Greenhouse Update - June 5, 2006
Leanne Pundt, Extension Educator, University of Connecticut
Spittlebugs – and their damage have been occurring on various herbaceous perennials and herbs as they move in from grassy areas surrounding protection areas. Look for the white foam surrounding the small, light green spittlebug nymphs. This foam helps the nymphs stay moist during hot, sunny conditions and protects them from predators. Most of the damage is only cosmetic due to the spittle masses. With small infestations, a forceful jet of water can be used to dislodge the nymphs.
Tortoise Beetles – are fairly small, (less than ¼ of an inch long), turtle-shaped beetles that can be dull orange, green or shiny gold – like a piece of jewelry. They can be found feeding on plants in the morning glory family such as Morning Glory, Moon flower, Cardinal Climber and Sweet Potato Vine – especially the variety Marguerite. Look for distinct round holes on the leaves of susceptible plants. If left unchecked, leaves will be riddled with holes as both the adults and larvae will feed on the leaves. Insecticides labeled for leaf-feeding beetles such as Orthene or Conserve may be used. Marathon (imidacloprid) may also provide control when applied as a systemic.
Leanne Pundt photos -- click for a larger image
Daylily Leaf Streak – is occurring on susceptible cultivars of Hemerocallis. Look for a central yellow streak along the leaf midvein that often starts at the tip of the leaves. Small, reddish brown flecks and brown sunken spots develop on sunken tissue. Proper plant spacing, and watering early in the day helps to keep leaves dry. Several different fungicides are labeled for leaf spot diseases including thiophanate methyl (Cleary's 3336 or Fungo Flo), myclobutanil (Eagle), or chlorothalonil (Daconil, Pathguard) or azoxystrobin (Heritage). At the end of the season, remove infected leaf debris. Do not confuse this fungus disease with Daylily Rust.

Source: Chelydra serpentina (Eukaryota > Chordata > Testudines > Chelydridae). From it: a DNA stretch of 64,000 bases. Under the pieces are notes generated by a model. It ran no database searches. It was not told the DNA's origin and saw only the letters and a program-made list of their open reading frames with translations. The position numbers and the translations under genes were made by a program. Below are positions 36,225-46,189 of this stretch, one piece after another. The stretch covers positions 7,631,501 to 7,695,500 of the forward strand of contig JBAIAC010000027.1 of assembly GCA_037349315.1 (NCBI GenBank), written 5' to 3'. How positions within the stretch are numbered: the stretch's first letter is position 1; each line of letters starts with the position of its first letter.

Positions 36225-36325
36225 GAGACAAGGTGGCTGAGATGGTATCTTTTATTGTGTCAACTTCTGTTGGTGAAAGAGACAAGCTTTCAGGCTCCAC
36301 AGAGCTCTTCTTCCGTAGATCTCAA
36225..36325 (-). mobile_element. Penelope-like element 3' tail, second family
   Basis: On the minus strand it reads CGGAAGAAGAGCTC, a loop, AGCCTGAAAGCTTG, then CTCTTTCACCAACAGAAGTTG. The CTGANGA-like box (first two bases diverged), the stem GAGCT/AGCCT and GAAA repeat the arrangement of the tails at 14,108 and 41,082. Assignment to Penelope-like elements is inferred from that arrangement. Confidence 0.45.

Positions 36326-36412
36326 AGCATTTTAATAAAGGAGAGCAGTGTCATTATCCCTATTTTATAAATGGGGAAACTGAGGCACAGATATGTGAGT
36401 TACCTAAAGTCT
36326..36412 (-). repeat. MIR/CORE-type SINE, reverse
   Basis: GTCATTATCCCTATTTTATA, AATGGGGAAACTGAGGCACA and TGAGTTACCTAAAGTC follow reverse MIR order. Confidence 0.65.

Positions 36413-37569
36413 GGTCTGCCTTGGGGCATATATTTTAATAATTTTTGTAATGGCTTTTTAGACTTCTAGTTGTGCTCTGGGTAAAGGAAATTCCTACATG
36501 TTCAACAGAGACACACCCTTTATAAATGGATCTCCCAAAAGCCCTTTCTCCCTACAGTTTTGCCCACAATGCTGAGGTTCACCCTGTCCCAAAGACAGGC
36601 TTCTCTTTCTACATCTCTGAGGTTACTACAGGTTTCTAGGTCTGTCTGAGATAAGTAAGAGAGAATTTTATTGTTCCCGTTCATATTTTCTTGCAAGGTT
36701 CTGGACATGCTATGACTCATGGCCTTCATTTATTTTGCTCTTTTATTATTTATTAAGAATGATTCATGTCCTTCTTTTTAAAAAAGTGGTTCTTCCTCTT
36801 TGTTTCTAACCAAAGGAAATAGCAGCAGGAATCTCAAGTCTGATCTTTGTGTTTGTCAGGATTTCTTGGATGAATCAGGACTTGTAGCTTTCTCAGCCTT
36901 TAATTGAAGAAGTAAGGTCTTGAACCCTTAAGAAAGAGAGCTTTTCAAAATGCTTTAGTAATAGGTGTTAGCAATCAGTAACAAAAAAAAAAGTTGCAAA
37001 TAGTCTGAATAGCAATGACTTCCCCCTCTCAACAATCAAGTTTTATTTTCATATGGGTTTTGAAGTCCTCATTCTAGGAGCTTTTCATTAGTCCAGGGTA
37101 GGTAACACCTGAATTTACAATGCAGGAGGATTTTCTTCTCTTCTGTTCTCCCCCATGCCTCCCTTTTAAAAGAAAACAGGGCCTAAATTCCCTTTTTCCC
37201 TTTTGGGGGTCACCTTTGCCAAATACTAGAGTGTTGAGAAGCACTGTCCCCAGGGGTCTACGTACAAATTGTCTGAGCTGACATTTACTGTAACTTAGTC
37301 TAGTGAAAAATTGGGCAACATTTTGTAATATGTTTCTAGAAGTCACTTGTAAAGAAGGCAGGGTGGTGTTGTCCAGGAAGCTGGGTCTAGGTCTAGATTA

Septoria Leaf Spot – has been occurring on susceptible cultivars of Phlox. Look for grayish leaf spots with black, pepper-like spore cases that are surrounded by a purple border. Infections often begin on the lower leaves and move up the stem. Cultural practices used to manage Botrytis blight will also help manage leaf spots. Protectant fungicides containing chlorothalonil, mancozeb will also help.
Plan on starting preventative applications of labeled fungicides on Rudbeckia for Septoria Leaf Spot starting in mid- June.
Previous 2006 UConn IPM Greenhouse Updates
|May 22, 2006|
|May 9, 2006|
|May 1, 2006|
|April 24, 2006|
|April 15, 2006|
|April 10, 2006|
|April 3, 2006|
|March 27, 2006|
|March 20, 2006|
|March 3, 2006|
|February 25, 2006|
|February 17, 2006|
|January 31, 2006|
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